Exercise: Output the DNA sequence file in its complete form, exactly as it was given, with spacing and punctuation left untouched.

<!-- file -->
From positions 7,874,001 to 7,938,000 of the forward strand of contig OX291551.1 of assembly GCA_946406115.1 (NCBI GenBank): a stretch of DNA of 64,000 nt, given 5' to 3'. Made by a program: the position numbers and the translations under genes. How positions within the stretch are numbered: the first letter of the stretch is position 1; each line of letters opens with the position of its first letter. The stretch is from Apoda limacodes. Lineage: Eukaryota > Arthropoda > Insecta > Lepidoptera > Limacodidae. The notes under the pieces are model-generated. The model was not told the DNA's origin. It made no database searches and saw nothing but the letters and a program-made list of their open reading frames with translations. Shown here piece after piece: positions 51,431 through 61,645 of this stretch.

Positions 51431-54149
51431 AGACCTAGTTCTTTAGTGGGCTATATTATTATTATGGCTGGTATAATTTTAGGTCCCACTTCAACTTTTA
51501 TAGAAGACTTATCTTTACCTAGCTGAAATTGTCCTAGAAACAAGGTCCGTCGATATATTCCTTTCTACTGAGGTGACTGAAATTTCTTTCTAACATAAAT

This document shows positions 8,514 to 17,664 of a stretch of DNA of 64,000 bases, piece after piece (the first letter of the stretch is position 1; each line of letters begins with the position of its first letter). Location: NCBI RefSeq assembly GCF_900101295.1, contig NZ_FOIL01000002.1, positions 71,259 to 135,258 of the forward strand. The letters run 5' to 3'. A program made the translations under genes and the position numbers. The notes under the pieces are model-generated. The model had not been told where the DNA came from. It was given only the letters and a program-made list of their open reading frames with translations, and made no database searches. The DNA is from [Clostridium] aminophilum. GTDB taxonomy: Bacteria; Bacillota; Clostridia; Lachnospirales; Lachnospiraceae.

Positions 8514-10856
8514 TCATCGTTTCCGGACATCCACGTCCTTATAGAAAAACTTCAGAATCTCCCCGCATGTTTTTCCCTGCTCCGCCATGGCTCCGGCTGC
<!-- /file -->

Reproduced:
From positions 7,874,001 to 7,938,000 of the forward strand of contig OX291551.1 of assembly GCA_946406115.1 (NCBI GenBank): a stretch of DNA of 64,000 nt, given 5' to 3'. Made by a program: the position numbers and the translations under genes. How positions within the stretch are numbered: the first letter of the stretch is position 1; each line of letters opens with the position of its first letter. The stretch is from Apoda limacodes. Lineage: Eukaryota > Arthropoda > Insecta > Lepidoptera > Limacodidae. The notes under the pieces are model-generated. The model was not told the DNA's origin. It made no database searches and saw nothing but the letters and a program-made list of their open reading frames with translations. Shown here piece after piece: positions 51,431 through 61,645 of this stretch.

Positions 51431-54149
51431 AGACCTAGTTCTTTAGTGGGCTATATTATTATTATGGCTGGTATAATTTTAGGTCCCACTTCAACTTTTA
51501 TAGAAGACTTATCTTTACCTAGCTGAAATTGTCCTAGAAACAAGGTCCGTCGATATATTCCTTTCTACTGAGGTGACTGAAATTTCTTTCTAACATAAAT

This document shows positions 8,514 to 17,664 of a stretch of DNA of 64,000 bases, piece after piece (the first letter of the stretch is position 1; each line of letters begins with the position of its first letter). Location: NCBI RefSeq assembly GCF_900101295.1, contig NZ_FOIL01000002.1, positions 71,259 to 135,258 of the forward strand. The letters run 5' to 3'. A program made the translations under genes and the position numbers. The notes under the pieces are model-generated. The model had not been told where the DNA came from. It was given only the letters and a program-made list of their open reading frames with translations, and made no database searches. The DNA is from [Clostridium] aminophilum. GTDB taxonomy: Bacteria; Bacillota; Clostridia; Lachnospirales; Lachnospiraceae.

Positions 8514-10856
8514 TCATCGTTTCCGGACATCCACGTCCTTATAGAAAAACTTCAGAATCTCCCCGCATGTTTTTCCCTGCTCCGCCATGGCTCCGGCTGC